People who spend a lot of time online or using social media do not have higher levels of stress compared to those who don't, a new survey suggests.
The Pew Research Center surveyed 1,801 people about how much stress they feel based on a scale that assesses how much people consider their lives to be uncontrollable, unpredictable or overloaded. Despite growing concern over "digital stress," the survey found that Internet, social media and cellphone users did not have higher stress levels than less tech-inclined participants. On top of that, women who use a lot of social media report being less stressed overall.
However, people who use social media are more aware of stressful events in other people's lives, like the loss of a job or a death in the family, which can contribute to an individual's own stress levels. Women with an average-sized Facebook network were aware of 13% more stressful events in their close friends' lives and aware of 14% more in the lives of acquaintances. Men were 8% more aware of stressful events in their friends lives and 6% more aware of events in their acquaintances' lives.
This Is What Your Facebook Profile Looked Like Over the Last 11 Years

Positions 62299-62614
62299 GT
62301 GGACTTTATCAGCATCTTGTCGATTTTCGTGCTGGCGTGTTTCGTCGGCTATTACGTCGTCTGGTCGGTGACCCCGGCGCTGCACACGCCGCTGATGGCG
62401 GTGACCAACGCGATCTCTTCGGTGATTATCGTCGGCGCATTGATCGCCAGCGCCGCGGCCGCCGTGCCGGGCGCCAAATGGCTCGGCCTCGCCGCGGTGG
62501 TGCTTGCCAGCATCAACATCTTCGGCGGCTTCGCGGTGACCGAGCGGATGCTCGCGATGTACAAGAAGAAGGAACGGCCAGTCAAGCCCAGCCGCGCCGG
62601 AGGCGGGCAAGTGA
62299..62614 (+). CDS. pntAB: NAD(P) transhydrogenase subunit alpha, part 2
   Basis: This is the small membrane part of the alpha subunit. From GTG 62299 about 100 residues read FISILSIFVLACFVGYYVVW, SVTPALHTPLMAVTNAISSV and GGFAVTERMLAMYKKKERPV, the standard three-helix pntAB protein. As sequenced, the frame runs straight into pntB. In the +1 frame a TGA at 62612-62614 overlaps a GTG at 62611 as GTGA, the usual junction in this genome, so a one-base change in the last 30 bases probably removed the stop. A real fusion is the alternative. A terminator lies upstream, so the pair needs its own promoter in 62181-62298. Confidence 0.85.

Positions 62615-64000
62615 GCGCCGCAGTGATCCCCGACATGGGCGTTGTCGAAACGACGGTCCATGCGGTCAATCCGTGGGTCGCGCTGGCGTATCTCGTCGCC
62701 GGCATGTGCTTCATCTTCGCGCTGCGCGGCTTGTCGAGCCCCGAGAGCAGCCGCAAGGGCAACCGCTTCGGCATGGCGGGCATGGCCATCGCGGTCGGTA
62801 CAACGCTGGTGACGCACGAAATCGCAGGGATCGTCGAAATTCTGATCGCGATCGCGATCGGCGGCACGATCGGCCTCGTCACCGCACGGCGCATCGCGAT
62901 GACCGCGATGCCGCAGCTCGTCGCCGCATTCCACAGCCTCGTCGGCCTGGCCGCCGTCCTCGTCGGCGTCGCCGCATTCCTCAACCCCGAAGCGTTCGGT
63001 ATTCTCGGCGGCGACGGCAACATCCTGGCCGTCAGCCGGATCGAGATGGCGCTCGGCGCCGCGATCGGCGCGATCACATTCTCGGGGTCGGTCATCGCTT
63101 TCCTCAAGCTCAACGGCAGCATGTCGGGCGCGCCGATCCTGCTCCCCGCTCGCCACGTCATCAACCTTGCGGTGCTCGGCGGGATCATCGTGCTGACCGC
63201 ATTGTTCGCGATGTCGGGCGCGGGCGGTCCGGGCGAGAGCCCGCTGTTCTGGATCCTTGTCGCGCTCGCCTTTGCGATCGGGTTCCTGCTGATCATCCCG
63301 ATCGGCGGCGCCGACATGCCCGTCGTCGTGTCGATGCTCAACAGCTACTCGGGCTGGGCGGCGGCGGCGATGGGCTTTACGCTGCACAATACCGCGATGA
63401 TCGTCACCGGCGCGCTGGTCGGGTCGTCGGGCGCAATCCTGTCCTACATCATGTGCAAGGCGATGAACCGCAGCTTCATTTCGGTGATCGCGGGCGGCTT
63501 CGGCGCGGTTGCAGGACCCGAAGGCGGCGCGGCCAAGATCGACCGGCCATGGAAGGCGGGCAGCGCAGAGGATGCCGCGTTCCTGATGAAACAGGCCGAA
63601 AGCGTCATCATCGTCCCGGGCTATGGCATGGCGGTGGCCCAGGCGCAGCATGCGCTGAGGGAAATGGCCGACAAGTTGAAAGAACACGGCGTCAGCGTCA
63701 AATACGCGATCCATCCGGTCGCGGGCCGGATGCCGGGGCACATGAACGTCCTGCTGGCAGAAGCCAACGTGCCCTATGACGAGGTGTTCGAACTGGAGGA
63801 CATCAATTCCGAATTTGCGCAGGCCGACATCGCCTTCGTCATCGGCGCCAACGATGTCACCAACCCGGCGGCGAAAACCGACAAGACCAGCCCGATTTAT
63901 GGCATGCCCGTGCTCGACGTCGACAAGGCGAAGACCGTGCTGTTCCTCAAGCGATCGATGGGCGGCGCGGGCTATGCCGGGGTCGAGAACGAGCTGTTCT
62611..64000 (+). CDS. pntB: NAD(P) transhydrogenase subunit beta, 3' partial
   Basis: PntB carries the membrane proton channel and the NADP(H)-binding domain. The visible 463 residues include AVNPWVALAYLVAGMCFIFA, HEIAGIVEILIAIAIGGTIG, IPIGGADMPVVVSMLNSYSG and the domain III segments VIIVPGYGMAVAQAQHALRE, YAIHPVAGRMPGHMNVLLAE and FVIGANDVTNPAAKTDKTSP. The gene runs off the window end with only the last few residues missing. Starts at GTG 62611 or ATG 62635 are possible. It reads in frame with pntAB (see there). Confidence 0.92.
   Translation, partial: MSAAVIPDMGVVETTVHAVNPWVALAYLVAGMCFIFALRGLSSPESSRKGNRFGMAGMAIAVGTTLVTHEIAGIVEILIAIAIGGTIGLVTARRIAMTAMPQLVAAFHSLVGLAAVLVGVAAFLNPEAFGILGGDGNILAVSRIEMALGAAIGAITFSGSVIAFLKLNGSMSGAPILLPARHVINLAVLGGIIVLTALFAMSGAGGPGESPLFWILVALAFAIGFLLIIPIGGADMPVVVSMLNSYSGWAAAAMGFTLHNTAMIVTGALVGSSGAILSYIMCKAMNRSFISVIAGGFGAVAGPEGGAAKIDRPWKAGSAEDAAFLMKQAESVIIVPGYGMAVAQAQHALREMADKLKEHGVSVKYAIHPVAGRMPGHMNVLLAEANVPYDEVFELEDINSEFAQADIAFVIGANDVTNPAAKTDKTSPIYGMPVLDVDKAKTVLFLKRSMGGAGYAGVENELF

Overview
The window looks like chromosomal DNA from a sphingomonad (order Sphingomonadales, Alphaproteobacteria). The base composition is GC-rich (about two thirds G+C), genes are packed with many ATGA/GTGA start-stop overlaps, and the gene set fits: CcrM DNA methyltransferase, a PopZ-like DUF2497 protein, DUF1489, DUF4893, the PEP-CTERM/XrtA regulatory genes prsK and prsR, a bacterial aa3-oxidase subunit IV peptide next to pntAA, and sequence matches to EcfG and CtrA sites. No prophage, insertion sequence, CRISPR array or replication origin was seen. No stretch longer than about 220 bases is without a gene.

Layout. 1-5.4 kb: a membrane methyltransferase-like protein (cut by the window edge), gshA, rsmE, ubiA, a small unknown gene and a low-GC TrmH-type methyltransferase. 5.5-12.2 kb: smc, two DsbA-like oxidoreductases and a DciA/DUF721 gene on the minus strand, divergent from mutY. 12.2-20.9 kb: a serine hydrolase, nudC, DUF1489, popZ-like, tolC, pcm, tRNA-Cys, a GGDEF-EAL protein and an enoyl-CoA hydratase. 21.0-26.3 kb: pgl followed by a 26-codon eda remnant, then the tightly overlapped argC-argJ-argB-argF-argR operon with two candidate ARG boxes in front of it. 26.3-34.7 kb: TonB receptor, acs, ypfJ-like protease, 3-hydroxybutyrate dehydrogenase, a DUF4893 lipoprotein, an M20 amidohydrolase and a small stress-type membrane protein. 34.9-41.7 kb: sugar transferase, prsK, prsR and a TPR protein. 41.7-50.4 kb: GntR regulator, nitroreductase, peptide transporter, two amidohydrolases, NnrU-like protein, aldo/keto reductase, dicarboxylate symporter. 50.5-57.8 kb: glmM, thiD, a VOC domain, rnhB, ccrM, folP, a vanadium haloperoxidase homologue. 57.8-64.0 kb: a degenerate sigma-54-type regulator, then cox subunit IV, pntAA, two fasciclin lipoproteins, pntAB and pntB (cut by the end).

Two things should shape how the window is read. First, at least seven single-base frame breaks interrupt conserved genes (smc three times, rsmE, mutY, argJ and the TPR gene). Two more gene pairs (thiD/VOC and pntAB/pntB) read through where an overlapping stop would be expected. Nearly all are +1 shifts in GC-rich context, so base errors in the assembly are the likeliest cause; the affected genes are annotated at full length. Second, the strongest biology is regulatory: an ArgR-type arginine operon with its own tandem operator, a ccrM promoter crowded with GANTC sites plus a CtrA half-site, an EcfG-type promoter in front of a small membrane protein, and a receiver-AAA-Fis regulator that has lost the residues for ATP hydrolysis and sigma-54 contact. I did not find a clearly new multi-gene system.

Courtesy of Facebook
Women reported they were most often informed of other people's stress from photos shared online on sites like Pinterest and Twitter, whereas men's awareness came most often from text messages, email and LinkedIn. Women who use Facebook and Pinterest are typically aware of 29% more stressful events in the lives of their closest friends and family, and men who text and are on Facebook and LinkedIn are aware of 67% more stressful events for friends and family.
Awareness of certain events happening in the lives of other people, like the death of child or partner, resulted in more stress for women. For men, friends being accused of crime or getting demoted at work stressed them out most.
"Learning about and being reminded of undesirable events in other people’s lives makes people feel more stress themselves," said study author Keith Hampton, a Rutgers University scholar, in a statement. "This finding about the cost of caring adds to the evidence that stress can be contagious."
So while you may not be experiencing Fear Of Missing Out every time you log online, being inundated with the goings-on of others can be a stressful experience overall.